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Showing posts from November, 2010

Holy Name

For a good bit of this week I have been attending a conference for bishops (Anglican and Roman Catholic) at St. Margaret's College in Dunedin. It was my first attendance at such an event, and it far exceeded all my expectations, which I suppose doesn't really say much as I didn't know what to expect. Peter Norris, the warden of St. Margarets made a spectacular job of organising and running things. The venue was very comfortable, the food superb and the speakers challenging and entertaining. The company was very congenial and I particularly enoyed meeting, and getting to know the Catholics. For several of the sessions, we were addressed by John Battle, cabinet minister in the Blair goverment who spoke largely about interfaith issues. He was enormously erudite, informed, innovative and rip roaringly funny. We had professor Harlene Hayne of Otago university, talking about the development of the adolescent brain, and the implications for things such as alcohol law reform. I

Brockville Community Church

The Joint Regional Committee is not my favourite institution. JRC is the body which administers co-operative ventures , which is the New Zealand term for interdemoninational churches. I have served in two such churches and have consequently attended many JRC meetings, which all seem to suffer from the same malaise: they take the most sluggish, bureaucratic bits of each of the participating denominations, mix 'em up and make a whole new brew whose complexity and turgidity is positively Byzantine. So you might imagine that I was not looking forward to last night which was my first attendance at a JRC as Bishop. I wasn't. But I was pleasantly surprised. Very pleasantly surprised in fact. The purpose of the meeting was to receive a review of the Brockville Community Church, which is the small ecumenical church set in a suburb high on a hill on the outskirts of Dunedin. The church building is unprepossessing, to say the least. The people work in the sorts of places where at the en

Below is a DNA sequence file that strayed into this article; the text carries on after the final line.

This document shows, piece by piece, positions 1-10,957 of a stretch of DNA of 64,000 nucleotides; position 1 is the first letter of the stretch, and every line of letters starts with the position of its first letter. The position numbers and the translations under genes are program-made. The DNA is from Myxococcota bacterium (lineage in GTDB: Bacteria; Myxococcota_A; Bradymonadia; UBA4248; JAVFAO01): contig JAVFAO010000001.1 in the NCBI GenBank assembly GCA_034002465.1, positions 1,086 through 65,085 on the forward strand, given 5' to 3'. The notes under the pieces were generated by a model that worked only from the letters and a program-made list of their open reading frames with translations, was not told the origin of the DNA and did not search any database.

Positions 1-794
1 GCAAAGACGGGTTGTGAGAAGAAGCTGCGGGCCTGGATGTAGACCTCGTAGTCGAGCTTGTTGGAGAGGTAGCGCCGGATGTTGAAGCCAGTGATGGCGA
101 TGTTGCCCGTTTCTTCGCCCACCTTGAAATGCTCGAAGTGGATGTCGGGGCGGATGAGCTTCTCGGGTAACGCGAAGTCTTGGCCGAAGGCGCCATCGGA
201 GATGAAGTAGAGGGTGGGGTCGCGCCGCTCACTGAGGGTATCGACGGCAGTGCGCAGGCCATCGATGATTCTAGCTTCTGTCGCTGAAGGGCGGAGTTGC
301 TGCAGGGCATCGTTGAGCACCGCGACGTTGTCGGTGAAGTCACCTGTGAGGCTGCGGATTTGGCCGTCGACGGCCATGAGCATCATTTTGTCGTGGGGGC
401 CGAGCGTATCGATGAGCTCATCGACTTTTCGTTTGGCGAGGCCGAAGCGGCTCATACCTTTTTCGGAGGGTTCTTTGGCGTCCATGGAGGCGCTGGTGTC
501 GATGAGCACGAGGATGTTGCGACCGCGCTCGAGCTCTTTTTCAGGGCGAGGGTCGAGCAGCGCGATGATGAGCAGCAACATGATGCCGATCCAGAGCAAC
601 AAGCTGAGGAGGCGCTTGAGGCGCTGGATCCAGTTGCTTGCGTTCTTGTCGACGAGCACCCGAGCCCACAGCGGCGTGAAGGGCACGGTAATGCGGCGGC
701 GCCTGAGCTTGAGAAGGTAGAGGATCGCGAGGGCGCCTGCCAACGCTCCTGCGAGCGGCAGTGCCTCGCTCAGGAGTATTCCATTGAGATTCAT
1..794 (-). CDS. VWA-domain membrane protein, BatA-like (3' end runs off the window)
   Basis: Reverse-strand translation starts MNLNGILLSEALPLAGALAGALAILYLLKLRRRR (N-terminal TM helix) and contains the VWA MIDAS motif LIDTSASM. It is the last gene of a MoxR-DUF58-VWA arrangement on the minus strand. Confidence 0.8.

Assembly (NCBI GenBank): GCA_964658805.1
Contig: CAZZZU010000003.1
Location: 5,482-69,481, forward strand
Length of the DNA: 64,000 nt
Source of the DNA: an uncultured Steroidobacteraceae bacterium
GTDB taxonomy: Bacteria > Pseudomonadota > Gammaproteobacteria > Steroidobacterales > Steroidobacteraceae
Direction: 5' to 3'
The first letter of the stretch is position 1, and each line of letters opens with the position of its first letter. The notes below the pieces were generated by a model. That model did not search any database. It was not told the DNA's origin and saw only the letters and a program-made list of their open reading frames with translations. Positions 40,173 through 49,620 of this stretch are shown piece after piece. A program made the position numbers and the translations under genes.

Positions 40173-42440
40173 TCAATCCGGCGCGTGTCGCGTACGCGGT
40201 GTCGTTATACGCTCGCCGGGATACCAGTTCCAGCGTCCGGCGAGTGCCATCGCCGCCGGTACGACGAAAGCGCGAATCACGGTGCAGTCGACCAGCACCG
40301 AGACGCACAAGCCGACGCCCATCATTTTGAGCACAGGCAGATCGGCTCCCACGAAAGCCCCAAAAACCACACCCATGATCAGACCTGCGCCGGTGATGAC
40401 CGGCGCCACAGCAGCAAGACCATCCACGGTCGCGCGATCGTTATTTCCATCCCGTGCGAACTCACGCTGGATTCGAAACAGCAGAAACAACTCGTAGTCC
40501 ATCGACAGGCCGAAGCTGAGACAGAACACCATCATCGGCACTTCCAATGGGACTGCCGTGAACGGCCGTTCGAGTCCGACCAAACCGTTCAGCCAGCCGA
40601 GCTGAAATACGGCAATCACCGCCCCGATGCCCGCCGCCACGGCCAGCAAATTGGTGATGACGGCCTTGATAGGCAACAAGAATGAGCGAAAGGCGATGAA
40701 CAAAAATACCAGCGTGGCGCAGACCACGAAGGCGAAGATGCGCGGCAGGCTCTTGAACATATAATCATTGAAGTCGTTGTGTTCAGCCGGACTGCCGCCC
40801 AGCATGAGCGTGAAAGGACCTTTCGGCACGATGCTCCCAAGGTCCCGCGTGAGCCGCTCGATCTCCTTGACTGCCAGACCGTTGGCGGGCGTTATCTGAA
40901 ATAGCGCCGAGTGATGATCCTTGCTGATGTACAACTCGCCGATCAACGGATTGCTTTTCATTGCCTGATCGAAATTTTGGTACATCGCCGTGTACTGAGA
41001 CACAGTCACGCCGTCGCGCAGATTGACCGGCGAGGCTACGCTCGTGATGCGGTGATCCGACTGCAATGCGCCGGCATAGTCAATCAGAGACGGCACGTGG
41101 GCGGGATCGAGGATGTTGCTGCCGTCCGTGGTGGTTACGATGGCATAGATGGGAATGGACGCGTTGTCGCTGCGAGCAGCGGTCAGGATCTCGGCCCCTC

Wasting Time

In a previous life, when I was Vicar of Sumner in the Diocese of Christchurch, I went to an excellent ministry school at which somebody or other spoke about time management. At the time I was having problems fitting the required amount of activities into the requisite number of hours, so I paid close attention and did what the speaker suggested. I began keeping a log of how I spent my time, making notes every 15 minutes or so during the day recording as honestly as I could where the minutes went and I was horrified. At the end of a couple of weeks the number of hours I had spent doing nothing in particular, sitting, staring vacantly into space was truly astounding. No wonder I couldn't get everything done! Astonishing amounts of precious time were just being frittered away, which was alarming, but easily rectifiable using the useful second step provided by the ministry school. I began to schedule everything, including a 20 minute slot at the start of every day where I made up the s